The setting of Shirley Jackson's short story The Lottery contributes greatly to the outcome of the story.
First, the setting of the story is ironic.
The morning of June 27th was clear and sunny, with the fresh warmth of a full summer day; the flowers were blossoming profusely and the grass was richly green.
Once one comes to the end of the story, they can see how the sunny summer day and referenced to life (flowers blooming and green grass) conflict the death of Tessie. One would not expect such happening on a day as the one described. Instead, one would be able to see the stoning happening on a cold day in winter where no flowers or green grass exists.
Another way the setting impacts the story is the fact that the community is one set in a rural area. Rural areas are set apart from others, typically by many miles. Therefore, the isolation that is embedded is apparent. The rules of rural areas are very different from those of urban ones. Urban areas are more likely to move on from past traditions (at a faster rate). Locations, such as the village in the story, tend to cling to tradition and have a hard time to move away from them. It is simply their way of life and no one (outsiders) is there to contradict their traditions.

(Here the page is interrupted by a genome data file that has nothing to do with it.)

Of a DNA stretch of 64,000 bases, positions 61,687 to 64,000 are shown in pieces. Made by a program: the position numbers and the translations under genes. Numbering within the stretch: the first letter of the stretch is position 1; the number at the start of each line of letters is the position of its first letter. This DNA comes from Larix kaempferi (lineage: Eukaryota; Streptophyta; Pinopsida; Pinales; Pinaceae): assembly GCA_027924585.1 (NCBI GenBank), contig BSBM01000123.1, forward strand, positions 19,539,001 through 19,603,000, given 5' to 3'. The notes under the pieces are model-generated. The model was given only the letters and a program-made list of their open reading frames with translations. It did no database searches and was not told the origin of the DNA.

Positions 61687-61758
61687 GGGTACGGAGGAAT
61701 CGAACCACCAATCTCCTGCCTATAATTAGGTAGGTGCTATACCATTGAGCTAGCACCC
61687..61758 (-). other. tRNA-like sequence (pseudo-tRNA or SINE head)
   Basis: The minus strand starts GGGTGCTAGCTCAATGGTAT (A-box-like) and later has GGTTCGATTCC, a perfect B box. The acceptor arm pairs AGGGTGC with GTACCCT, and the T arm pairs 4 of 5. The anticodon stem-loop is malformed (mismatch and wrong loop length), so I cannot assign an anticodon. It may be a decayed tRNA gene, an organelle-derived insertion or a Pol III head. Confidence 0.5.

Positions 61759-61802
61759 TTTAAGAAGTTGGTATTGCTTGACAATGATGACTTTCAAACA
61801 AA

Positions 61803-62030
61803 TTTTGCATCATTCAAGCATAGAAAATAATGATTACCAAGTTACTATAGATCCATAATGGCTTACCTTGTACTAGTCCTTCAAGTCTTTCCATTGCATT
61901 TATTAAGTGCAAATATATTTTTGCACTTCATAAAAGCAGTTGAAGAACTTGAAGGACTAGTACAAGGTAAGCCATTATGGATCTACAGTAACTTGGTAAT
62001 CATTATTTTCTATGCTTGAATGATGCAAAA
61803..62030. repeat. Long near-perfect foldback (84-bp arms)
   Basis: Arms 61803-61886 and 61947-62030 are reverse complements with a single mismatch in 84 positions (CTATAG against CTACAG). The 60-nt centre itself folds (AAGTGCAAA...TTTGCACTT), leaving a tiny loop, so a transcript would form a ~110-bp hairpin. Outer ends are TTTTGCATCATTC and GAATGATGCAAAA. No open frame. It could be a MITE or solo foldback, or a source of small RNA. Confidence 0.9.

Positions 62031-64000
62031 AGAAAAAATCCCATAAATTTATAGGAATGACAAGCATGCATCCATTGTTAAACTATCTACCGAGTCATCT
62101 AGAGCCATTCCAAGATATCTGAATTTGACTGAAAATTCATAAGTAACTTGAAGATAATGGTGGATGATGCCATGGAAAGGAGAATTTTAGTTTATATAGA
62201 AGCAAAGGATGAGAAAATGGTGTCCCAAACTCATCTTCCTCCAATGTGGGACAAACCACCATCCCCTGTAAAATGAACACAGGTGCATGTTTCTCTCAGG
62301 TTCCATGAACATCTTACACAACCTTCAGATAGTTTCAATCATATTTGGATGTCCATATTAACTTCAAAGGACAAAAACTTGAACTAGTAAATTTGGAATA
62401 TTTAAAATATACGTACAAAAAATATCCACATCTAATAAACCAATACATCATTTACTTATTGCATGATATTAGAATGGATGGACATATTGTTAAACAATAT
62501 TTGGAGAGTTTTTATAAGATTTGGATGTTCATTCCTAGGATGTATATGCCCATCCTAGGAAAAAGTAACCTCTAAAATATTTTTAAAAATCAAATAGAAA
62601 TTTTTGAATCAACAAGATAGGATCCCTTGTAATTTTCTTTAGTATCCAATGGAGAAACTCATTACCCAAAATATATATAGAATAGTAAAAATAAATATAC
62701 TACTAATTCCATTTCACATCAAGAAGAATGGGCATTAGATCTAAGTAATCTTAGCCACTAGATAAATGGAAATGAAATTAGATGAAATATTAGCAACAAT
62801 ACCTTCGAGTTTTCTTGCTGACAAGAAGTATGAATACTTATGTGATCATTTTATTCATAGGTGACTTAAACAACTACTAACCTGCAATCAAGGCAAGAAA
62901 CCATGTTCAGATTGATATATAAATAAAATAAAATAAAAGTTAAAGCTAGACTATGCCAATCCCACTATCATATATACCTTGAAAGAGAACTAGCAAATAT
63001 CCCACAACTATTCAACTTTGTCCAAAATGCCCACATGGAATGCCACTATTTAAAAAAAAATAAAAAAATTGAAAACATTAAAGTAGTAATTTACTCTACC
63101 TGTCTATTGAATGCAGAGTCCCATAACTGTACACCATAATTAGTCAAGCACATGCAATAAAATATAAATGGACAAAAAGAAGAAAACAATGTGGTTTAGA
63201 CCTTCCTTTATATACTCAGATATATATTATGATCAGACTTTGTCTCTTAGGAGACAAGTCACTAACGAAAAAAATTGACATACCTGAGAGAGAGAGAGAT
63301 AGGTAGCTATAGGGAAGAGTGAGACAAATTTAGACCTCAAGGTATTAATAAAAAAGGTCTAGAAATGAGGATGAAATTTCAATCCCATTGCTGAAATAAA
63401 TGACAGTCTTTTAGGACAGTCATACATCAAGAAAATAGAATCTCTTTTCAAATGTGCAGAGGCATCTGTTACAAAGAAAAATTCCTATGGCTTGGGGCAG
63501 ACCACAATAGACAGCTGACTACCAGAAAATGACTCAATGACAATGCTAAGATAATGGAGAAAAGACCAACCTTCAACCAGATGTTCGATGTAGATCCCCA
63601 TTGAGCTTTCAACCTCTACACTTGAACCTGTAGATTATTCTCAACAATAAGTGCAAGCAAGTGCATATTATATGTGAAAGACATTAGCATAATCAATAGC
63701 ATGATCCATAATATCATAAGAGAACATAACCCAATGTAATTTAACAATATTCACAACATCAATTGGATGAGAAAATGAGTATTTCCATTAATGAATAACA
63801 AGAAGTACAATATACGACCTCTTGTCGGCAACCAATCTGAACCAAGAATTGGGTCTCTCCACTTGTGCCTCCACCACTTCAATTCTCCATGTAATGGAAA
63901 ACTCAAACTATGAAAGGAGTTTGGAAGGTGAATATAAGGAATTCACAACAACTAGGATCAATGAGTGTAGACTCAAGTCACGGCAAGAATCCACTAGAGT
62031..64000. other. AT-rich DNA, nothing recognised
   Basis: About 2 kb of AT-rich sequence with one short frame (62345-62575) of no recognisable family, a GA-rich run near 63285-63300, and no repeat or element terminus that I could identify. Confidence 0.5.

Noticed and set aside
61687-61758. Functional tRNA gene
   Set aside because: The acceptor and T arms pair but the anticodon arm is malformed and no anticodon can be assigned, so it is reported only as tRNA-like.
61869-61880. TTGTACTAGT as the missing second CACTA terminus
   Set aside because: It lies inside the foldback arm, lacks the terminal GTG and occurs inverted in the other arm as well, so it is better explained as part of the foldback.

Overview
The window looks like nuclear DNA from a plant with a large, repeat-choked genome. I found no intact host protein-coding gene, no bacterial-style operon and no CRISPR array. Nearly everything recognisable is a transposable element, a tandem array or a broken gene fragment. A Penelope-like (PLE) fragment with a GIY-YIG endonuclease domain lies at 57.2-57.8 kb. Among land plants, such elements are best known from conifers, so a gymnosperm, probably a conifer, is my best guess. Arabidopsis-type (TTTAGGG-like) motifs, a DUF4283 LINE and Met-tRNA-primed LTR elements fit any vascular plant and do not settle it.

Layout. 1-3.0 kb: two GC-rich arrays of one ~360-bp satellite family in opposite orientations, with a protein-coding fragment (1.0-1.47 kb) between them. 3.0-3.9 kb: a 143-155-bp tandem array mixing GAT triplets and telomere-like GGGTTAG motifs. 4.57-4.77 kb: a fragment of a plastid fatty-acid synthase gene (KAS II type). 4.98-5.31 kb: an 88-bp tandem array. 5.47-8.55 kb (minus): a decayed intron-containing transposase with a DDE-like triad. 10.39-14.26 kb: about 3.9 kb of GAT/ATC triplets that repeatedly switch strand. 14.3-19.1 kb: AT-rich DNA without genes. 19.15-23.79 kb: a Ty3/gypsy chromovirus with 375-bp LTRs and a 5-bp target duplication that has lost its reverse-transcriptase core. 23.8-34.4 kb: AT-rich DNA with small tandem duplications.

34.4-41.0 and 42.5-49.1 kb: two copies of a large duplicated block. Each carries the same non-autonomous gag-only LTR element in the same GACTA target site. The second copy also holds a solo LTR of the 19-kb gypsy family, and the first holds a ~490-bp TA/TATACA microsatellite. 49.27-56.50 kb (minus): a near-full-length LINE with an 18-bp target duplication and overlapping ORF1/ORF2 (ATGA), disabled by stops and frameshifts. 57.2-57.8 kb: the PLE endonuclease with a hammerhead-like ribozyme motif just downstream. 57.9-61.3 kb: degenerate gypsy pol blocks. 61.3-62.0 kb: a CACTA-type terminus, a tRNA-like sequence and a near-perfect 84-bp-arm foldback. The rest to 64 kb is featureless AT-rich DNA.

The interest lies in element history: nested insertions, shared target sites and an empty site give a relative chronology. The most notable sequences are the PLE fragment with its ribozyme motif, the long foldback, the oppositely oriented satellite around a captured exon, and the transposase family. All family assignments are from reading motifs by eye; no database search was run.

The fact that "The Lottery" takes place in a small, rural area is a hugely contributing factor to the outcome. This type of area tends to be stereotypically isolated both physically and socially, with villagers steeped in traditions and superstitions and suspicious of "outsiders." It is this isolation that allows the lottery to continue and gives the villagers the reason they need to continue...it's what they've done for decade upon decade, and they feel justified.